Rodhana; 7 Definition(s)
Rodhana means something in Hinduism, Sanskrit, Buddhism, Pali. If you want to know the exact meaning, history, etymology or English translation of this term then check out the descriptions on this page. Add your comment or reference to a book if you want to contribute to this summary article.
Rasashastra (chemistry and alchemy)
Rodhana (रोधन):—Sixth of the eighteen Saṃskāra (special purification process). They are used to purify rasa (mercury) as per Rasaśāstra literature (Medicinal Alchemy), and are mentioned in texts such as the Rasaprakāśasudhākara. In Āyurveda, Saṃskāra refers to the “detoxification” process of metals and herbs. The Bodhana-saṃskāra is commonly used for Dravya-karma and Rasāyana-karma, but also to change (rasa) in its undesired properties and to improve its Bubhukṣā. In other words: the first eight saṃskāras are sequentially used to purify and detoxify mercury in preparation for internal use. Rodhana refers to the process of ‘countering’ or ‘coagulation’, by means of which mercury that has become purged of its toxic content but also its potency through the preceding operations, has its ‘virility’ (vīrya) restored to it through irrigation in a salt bath. This operation is said to give mercury a ‘mouth’ (mukha) with which to absorb other elements. This saṃskāra is also known as or bodhana (‘awakening’).Source: Wisdom Library: Rasa-śāstra
Rodhana (रोधन, “potentiation”) represents to the sixth of eighteen alchemical purification processes of mercury (mahārasa, rasendra or pārada). A religio-philosophic base was given to mercury-based alchemy in India. Mercury was looked upon as the essence of God Śiva, and sulphur as that of Goddess Pārvatī.
Mercury had to undergo 18 processes (eg., rodhana) before it could be used for transforming either metals or the human body. A combination of male and female principles (i.e. mercury and sulphur) forming cinnabar or mercuric sulphide or even of mercury and mica, was supposed to be highly potent and was therefore consumed as a Rasāyana or medicine for increasing body fluids or vitality. The earliest mention of Rasāyana was found in Āyurveda which was probably composed by 8th or 9th century BC, since it was a part of Atharvaveda, the last of the four Vedas.Source: archive.org: History of Indian Science Technology (rasashastra)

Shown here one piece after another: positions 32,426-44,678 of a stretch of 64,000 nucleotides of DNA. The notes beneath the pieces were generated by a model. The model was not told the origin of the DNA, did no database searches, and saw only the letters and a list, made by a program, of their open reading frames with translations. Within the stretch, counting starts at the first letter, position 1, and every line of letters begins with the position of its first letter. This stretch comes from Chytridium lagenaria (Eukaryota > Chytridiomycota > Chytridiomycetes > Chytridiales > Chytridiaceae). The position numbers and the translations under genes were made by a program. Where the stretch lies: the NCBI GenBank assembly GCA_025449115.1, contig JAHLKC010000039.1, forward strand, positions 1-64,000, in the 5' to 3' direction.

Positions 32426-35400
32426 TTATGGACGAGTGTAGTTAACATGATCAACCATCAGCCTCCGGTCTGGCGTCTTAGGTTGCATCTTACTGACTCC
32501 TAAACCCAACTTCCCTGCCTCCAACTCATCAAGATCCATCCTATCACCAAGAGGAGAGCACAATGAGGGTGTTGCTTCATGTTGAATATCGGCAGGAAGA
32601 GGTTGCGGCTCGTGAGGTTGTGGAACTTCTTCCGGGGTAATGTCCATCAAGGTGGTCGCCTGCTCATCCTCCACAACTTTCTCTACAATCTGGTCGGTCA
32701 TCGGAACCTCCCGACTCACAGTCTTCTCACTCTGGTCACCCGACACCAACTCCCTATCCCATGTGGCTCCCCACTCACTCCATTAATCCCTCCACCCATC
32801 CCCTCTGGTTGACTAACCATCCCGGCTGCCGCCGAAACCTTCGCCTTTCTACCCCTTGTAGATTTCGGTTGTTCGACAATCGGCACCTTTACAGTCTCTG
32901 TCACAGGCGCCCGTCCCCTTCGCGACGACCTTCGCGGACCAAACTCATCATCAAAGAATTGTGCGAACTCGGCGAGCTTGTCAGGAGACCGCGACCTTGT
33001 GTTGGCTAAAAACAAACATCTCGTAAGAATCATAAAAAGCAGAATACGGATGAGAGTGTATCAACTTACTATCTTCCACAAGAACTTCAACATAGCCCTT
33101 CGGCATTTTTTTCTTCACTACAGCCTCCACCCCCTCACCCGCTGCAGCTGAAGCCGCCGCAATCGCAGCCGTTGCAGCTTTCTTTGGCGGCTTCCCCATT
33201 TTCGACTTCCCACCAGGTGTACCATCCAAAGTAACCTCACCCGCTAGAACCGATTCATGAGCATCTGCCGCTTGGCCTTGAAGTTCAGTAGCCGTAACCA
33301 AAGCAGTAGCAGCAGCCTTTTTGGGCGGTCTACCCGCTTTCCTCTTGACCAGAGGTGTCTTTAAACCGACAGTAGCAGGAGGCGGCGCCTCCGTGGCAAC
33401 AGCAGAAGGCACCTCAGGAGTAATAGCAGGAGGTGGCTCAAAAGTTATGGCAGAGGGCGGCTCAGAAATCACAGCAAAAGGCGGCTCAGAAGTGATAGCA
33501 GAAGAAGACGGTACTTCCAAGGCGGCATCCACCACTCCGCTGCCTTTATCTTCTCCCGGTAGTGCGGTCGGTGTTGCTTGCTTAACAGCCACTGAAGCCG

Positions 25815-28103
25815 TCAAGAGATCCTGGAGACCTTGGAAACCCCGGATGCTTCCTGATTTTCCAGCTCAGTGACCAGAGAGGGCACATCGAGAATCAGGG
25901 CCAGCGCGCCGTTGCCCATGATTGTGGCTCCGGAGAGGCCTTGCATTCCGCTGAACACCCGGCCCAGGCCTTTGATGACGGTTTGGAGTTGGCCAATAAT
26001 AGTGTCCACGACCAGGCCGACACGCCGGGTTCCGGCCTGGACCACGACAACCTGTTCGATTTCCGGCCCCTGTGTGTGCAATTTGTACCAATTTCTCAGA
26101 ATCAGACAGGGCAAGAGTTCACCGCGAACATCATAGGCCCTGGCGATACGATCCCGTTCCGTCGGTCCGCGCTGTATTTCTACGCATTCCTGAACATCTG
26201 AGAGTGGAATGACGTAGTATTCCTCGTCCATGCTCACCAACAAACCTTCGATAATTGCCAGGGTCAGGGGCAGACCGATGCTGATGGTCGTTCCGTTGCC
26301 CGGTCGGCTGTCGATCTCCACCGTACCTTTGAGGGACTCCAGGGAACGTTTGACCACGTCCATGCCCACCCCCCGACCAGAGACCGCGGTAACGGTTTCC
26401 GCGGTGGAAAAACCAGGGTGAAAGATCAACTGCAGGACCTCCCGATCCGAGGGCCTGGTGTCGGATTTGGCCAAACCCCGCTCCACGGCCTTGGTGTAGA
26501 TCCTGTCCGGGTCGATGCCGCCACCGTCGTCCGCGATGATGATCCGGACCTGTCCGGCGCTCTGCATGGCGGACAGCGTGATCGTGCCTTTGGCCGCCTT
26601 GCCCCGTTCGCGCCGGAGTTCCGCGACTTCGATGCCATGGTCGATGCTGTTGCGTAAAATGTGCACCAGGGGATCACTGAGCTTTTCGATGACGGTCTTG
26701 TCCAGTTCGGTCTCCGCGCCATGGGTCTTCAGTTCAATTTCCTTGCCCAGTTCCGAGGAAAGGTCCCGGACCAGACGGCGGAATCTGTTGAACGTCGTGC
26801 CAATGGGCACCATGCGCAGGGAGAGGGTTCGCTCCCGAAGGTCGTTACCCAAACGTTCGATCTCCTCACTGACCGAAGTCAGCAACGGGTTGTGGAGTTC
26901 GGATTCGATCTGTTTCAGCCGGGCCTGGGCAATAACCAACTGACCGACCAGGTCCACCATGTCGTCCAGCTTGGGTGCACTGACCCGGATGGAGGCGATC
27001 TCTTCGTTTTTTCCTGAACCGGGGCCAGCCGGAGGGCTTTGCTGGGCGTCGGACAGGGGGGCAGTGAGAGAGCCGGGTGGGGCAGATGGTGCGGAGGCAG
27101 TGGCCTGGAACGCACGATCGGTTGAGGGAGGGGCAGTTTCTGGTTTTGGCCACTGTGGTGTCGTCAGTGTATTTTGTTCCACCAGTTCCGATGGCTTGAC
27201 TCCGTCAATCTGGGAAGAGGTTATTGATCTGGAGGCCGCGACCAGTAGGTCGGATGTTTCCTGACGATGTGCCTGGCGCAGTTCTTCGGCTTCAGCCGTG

Rodhana (coagulation).—One of the eight Aṣṭasamskāra, or, processes that render mercury fit for internal use. These Aṣṭasamskāra of pārada (eight detoxification techniques for mercury) are mandatory before mercury is used in the pharmaceutical preparations. For Rodhana process mercury is mixed with rock salt and kept under the ground for three days.Source: Academia.edu: Ayurveda and Pharmaceutics (rasashastra)
Rodhana (उत्थापन):—The sixth of the eight purification steps of Pārada (mercury), also known as the Aṣṭasaṃskāra.—Place the Pārada in a pot containing Saindhava-lavaṇa-jala and seal the mouth of the pot tightly. Place the pot undisturbed for three days. Decant the water on the fourth day to collect the Pārada. (see the Rasendracūḍāmaṇi 4.88, which is a 16th-century alchemical century treatise on Rasaśāstra by Ācārya Somdeva).
- Pārada [Mercury] (3 parts),
- Saindhava-lavaṇa-jala (quantum satis).
Rasashastra (रसशास्त्र, rasaśāstra) is an important branch of Ayurveda, specialising in chemical interactions with herbs, metals and minerals. Some texts combine yogic and tantric practices with various alchemical operations. The ultimate goal of Rasashastra is not only to preserve and prolong life, but also to bestow wealth upon humankind.
Languages of India and abroad
rodhana : (nt.) obstruction; prevention.Source: BuddhaSasana: Concise Pali-English Dictionary
Rodhana, (nt.) (fr. rudh) obstructing J. V, 346; Sdhp. 57. (Page 576)Source: Sutta: The Pali Text Society's Pali-English Dictionary
Pali is the language of the Tipiṭaka, which is the sacred canon of Theravāda Buddhism and contains much of the Buddha’s speech. Closeley related to Sanskrit, both languages are used interchangeably between religions.
Rodhana (रोधन).—[rudh-lyu lyuṭ vā] The planet Mercury.
-nam Stopping, checking, confining, restraint, check &c.
Derivable forms: rodhanaḥ (रोधनः).Source: DDSA: The practical Sanskrit-English dictionary
Sanskrit, also spelled संस्कृतम् (saṃskṛtam), is an ancient language of India commonly seen as the grandmother of the Indo-European language family. Closely allied with Prakrit and Pali, Sanskrit is more exhaustive in both grammar and terms and has the most extensive collection of literature in the world, greatly surpassing its sister-languages Greek and Latin.
Search found 3 related definition(s) that might help you understand this better. Below you will find the 15 most relevant articles:
Bodhana (बोधन, “awakening”) refers to one of the “seven means” (saptopāya) to be performed when...
Saṃskāra (संस्कार, “impression”) refers to one of the twenty-four guṇas (qualities) according t...
Aṣṭasaṃskāra (अष्टसंस्कार) or simply Saṃskāra refers to the “eight practices for the abandoning...
Search found 2 books and stories containing Rodhana. You can also click to the full overview containing English textual excerpts. Below are direct links for the most relevant articles:
Rasa Jala Nidhi, vol 1: Initiation, Mercury and Laboratory (by Bhudeb Mookerjee)
Part 8 - Mercurial operations (6): Confinement of Mercury (rodhana) < [Chapter IV-V - Mercurial operations]
Part 2 - Eighteen different kinds of Mercurial operations < [Chapter IV-V - Mercurial operations]
Brihad Bhagavatamrita (by Śrīla Sanātana Gosvāmī)